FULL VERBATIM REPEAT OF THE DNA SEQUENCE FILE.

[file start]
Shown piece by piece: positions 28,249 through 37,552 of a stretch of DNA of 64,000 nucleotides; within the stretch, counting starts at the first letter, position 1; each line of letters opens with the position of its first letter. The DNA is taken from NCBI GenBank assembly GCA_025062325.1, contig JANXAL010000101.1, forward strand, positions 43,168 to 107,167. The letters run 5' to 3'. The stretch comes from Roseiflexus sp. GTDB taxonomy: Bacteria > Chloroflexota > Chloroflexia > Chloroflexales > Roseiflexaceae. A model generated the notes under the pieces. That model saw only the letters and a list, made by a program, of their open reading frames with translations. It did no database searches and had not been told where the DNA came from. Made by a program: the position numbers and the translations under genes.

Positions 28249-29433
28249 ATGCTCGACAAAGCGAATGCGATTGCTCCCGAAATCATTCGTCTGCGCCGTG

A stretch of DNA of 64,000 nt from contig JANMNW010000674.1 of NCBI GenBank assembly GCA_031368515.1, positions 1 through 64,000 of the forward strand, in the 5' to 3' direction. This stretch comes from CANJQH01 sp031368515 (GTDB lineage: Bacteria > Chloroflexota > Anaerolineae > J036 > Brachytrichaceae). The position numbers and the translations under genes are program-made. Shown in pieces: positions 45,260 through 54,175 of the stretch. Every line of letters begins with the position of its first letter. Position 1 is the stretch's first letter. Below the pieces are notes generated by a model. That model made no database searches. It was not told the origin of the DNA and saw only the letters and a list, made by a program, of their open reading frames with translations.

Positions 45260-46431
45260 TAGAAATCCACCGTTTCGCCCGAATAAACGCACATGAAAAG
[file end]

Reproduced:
Shown piece by piece: positions 28,249 through 37,552 of a stretch of DNA of 64,000 nucleotides; within the stretch, counting starts at the first letter, position 1; each line of letters opens with the position of its first letter. The DNA is taken from NCBI GenBank assembly GCA_025062325.1, contig JANXAL010000101.1, forward strand, positions 43,168 to 107,167. The letters run 5' to 3'. The stretch comes from Roseiflexus sp. GTDB taxonomy: Bacteria > Chloroflexota > Chloroflexia > Chloroflexales > Roseiflexaceae. A model generated the notes under the pieces. That model saw only the letters and a list, made by a program, of their open reading frames with translations. It did no database searches and had not been told where the DNA came from. Made by a program: the position numbers and the translations under genes.

Positions 28249-29433
28249 ATGCTCGACAAAGCGAATGCGATTGCTCCCGAAATCATTCGTCTGCGCCGTG

A stretch of DNA of 64,000 nt from contig JANMNW010000674.1 of NCBI GenBank assembly GCA_031368515.1, positions 1 through 64,000 of the forward strand, in the 5' to 3' direction. This stretch comes from CANJQH01 sp031368515 (GTDB lineage: Bacteria > Chloroflexota > Anaerolineae > J036 > Brachytrichaceae). The position numbers and the translations under genes are program-made. Shown in pieces: positions 45,260 through 54,175 of the stretch. Every line of letters begins with the position of its first letter. Position 1 is the stretch's first letter. Below the pieces are notes generated by a model. That model made no database searches. It was not told the origin of the DNA and saw only the letters and a list, made by a program, of their open reading frames with translations.

Positions 45260-46431
45260 TAGAAATCCACCGTTTCGCCCGAATAAACGCACATGAAAAG